New Approaches to Spanish Grading

During+Timber+Time%2C+Spanish+teacher+RJ+Palmgren+helps+junior+Tanner+Curry+with+a+vocabulary+assignment%2C+while+senior+Drew+Jennings+offers+support.
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New Approaches to Spanish Grading

During Timber Time, Spanish teacher RJ Palmgren helps junior Tanner Curry with a vocabulary assignment, while senior Drew Jennings offers support.

During Timber Time, Spanish teacher RJ Palmgren helps junior Tanner Curry with a vocabulary assignment, while senior Drew Jennings offers support.

During Timber Time, Spanish teacher RJ Palmgren helps junior Tanner Curry with a vocabulary assignment, while senior Drew Jennings offers support.

During Timber Time, Spanish teacher RJ Palmgren helps junior Tanner Curry with a vocabulary assignment, while senior Drew Jennings offers support.

Rebecca Suku, Staff Writer

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Traffic and class timings are not the only things changing at Southwest. This year, Spanish classes are implementing a new system that focuses more on student growth rather than a letter grade.

Standard-based grading is very different from the traditional grading system, in many aspects. It has a completely different grading scale. Everything is graded on a scale from 1 to 4, and an eighty-five percent or above is considered an A. Some other differences are that the most recent assessment will be worth more than the previous one, and each summative and speaking assessment can be retaken. 

During Timber Time, Spanish teacher RJ Palmgren helps junior Tanner Curry with a vocabulary assignment, while senior Drew Jennings offers support.

Chairman of the Spanish Department, and Honors Spanish 4 and AP Spanish 5 teacher, RJ Palmgren said, “Standards-based Grading allows students the opportunity to grow, and get rewarded for learning the material, and progressing in the language.”

This new system also eliminates one of the key components of previous world language classes: speaking points. Instead of the teacher marking down tallys each time a student speaks, they note how much a student effectively contributes to class discussions during each week. Amiah Simmons is a junior, in Honors Spanish 4.

“I prefer the new system because it’s based more on your participation, and you don’t have to have anxiety over getting your speaking points for the week,” Simmons said.

Standard-based grading also has different learning standards which provide explanations of the different concepts taught in the class. The teachers instruct based on these standards as well. Report cards include a grade from the 1-4 scale on each standard, of how well they did on the material.The different categories allow students to clearly see how they are doing in every aspect. Instead of a vague letter, they receive an actual breakdown of their progress in the class.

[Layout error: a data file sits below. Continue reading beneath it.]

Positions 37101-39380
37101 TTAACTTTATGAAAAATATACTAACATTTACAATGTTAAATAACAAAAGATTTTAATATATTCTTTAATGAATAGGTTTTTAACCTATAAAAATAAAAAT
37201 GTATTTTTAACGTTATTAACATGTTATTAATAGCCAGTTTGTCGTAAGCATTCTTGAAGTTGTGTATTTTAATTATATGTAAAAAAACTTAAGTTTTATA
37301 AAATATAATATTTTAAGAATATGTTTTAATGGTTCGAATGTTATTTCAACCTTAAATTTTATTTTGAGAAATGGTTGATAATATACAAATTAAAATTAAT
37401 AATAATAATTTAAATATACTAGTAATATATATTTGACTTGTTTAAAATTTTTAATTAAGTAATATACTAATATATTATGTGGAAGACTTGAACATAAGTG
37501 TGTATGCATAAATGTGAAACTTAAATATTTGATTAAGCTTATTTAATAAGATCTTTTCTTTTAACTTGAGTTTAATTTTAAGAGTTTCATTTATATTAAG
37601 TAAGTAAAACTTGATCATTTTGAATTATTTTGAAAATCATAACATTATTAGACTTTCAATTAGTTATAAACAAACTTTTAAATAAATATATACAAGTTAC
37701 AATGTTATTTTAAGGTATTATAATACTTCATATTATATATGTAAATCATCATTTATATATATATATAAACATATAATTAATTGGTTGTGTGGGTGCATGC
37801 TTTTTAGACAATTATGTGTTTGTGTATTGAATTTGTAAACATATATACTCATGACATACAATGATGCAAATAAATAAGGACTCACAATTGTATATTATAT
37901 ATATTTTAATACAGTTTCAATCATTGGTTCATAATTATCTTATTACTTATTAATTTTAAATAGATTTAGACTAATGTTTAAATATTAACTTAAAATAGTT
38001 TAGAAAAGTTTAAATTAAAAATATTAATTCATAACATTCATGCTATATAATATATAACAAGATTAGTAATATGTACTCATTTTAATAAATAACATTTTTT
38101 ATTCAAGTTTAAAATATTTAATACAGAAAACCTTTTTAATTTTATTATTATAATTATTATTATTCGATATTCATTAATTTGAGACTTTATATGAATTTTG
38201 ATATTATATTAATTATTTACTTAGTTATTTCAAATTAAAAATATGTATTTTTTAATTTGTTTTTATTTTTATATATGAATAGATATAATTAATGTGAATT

Spanish 3.5 student, sophomore Ananya Balakrishan, said she finds standard-based grading very systematic and organized. 

“It really helps you know what you have to improve on,” Balakrishnan said. 

However, just like in any other case, change is something to get used to, and the students are still adjusting to how the new system works. 

 “I honestly think it’s kind of confusing, but I feel like it’ll be easier to get a better grade in Spanish,” Balakrishnan said. 

Simmons echoed this by saying how she didn’t really like it at first, but when she understood why it was implemented, she learned how it could be beneficial.

“I more reassured, because if I don’t understand something I can always get help from her teacher, and retake an assessment,” Simmons said.

Many people are guilty of “playing the game of school,” and completing assignments just to keep their grades up.

Writing on the white board, Spanish teacher Tor Fornelli conjugates verbs during Timber Time on Aug. 29.But with, standard-based Grading, the focus is more on student mastery, and allows students to be more interested in the material they are learning.

Writing on the white board, Spanish teacher Tor Fornelli conjugates verbs during Timber Time on Aug. 29.But with, standard-based Grading, the focus is more on student mastery, and allows students to be more interested in the material they are learning. 

“It’s a lot easier because it focuses more on content, and accuracy,” Balakrishnan said. 

Constant formative assessments and the emphasis on student mastery also helps teachers to know how students are keeping up with the content required for each standard. This way they can teach more effectively, by focusing more on what the kids need help on. Hopefully by taking the emphasis off of letter grades, students will be truly motivated to understand what they are learning, which will help bring them more success in the long run.

“I honestly don’t care if you learn the material today, or if it takes you a week or two to learn it, as long as you learn it, that’s the most important thing for me, and I want to reward you for learning that” Palmgren said. 

| rebecca suku

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